Experiencing chronic pain can very easily lend itself to not trusting your bodies. In fact, on an unconscious level, when we are experiencing pain and tramua we abandon our bodies. If you experience chronic pain it would be natural if you could not relax into your body. It would be natural that you felt betrayed and angry at your body. Although all of these feelings are natural and normal, it actually does contribute to creating a pain cycle that can be challenging to break.
When we experience chronic pain it is very easy to develop a chronic pain cycle. Meaning we start participating in actually creating our own pain due to the pain memories we have involving movement. In fact we actually develop the habit of looking for the pain because we are trying to protect yourself from the memory of the pain. In looking for the pain we usually brace and tense as we approach the movement which can actually subconsciously create the pain. This is a very understandable pattern to develop however, it is not functional if we are trying to dissolve the movement patterns and get out of pain. Awareness, patience and trust will be required to break the pain cycle.
The repeatable and vivacious pain cycle is described as :
Pain leads to muscle tension.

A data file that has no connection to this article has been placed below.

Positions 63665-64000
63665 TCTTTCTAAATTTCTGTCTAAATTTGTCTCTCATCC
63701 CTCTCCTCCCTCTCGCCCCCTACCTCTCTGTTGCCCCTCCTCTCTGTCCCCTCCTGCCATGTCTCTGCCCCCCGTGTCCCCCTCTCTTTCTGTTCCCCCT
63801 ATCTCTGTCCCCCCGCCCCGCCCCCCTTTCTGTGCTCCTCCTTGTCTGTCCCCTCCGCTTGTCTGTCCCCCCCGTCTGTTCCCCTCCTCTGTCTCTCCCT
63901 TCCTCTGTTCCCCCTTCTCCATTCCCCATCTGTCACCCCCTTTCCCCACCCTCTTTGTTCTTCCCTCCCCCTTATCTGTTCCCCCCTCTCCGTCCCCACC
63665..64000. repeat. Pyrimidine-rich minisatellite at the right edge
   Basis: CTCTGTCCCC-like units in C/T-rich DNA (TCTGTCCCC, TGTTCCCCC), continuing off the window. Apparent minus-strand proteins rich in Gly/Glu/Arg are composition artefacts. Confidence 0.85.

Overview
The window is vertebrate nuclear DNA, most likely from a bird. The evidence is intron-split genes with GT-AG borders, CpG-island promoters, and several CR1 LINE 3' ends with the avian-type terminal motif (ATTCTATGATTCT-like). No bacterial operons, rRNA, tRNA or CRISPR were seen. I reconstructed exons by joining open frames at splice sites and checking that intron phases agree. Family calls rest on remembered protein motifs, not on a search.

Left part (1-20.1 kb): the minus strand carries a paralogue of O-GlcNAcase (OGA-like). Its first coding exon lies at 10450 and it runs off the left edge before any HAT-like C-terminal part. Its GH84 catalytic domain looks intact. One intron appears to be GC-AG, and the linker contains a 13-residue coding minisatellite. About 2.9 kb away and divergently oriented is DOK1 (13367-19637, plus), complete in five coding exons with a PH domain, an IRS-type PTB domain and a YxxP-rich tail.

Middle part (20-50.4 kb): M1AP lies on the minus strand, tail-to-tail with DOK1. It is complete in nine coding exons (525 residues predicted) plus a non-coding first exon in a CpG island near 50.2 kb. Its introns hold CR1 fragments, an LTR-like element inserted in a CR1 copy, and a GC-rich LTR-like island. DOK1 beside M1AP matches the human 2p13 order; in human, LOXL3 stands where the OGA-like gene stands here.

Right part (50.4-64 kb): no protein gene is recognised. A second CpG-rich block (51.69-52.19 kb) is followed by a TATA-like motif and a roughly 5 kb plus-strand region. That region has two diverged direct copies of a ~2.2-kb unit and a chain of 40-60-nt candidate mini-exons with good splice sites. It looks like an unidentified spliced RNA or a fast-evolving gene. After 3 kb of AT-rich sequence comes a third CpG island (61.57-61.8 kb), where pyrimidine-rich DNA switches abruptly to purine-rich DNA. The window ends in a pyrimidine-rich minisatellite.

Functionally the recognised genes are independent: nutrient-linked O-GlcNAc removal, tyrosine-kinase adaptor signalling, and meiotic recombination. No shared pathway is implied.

Muscle tension leads to reduced circulation.
Reduced circulation leads to muscle inflammation.
Muscle inflammation leads to reduced/restricted movement.
Restricted movement leads to muscle weakness and loss of normal function.
Loss of normal function leads to feelings of hopelessness and frustration which create more tension and pain.
EXPLORE VS. PERFORM
Breaking the pain pattern requires that we explore movement instead of performing movement. For this reason, I am calling all of the movement suggestions, “explorations” and not “exercises”. Most of us are used to relating to movement as exercises, which means we do not pay attention to what’s happening while we are in process of the movement. We tend to focus on the end point of the movement .
Persistent and chronic pain cycles often result in getting caught in the “fix it” mindset. When we view our bodies as a mechanical object that needs fixing we approach our bodies as if we are made up of separate parts. We begin to say things like, “I have a bum knee” or “ I have weak shoulders”, or “my right leg is my good leg and my left is weak and/or bad”,etc.
EVEN IF YOU ARE NOT A BELIEVER IN THE MIND/BODY CONNECTION
When we do not acknowledge the body/mind connection and view the body in separate parts it is not only objectifying yourself as an object without a soul, it is also physiologically incorrect.
The human body is wrapped in the fascial system. The connective tissue of the fascia is ONE inter-connecting web of tissue that runs throughout the entire system. Fascia connects your muscles, joints, ligaments, tendons and even organs. Think of your body being shrink wrapped in one piece of saran wrap. Since this is true, it means our body moves like a single cell organism instead of separate parts. It is very difficult to move an arm or a leg and not have it affect another part of your body.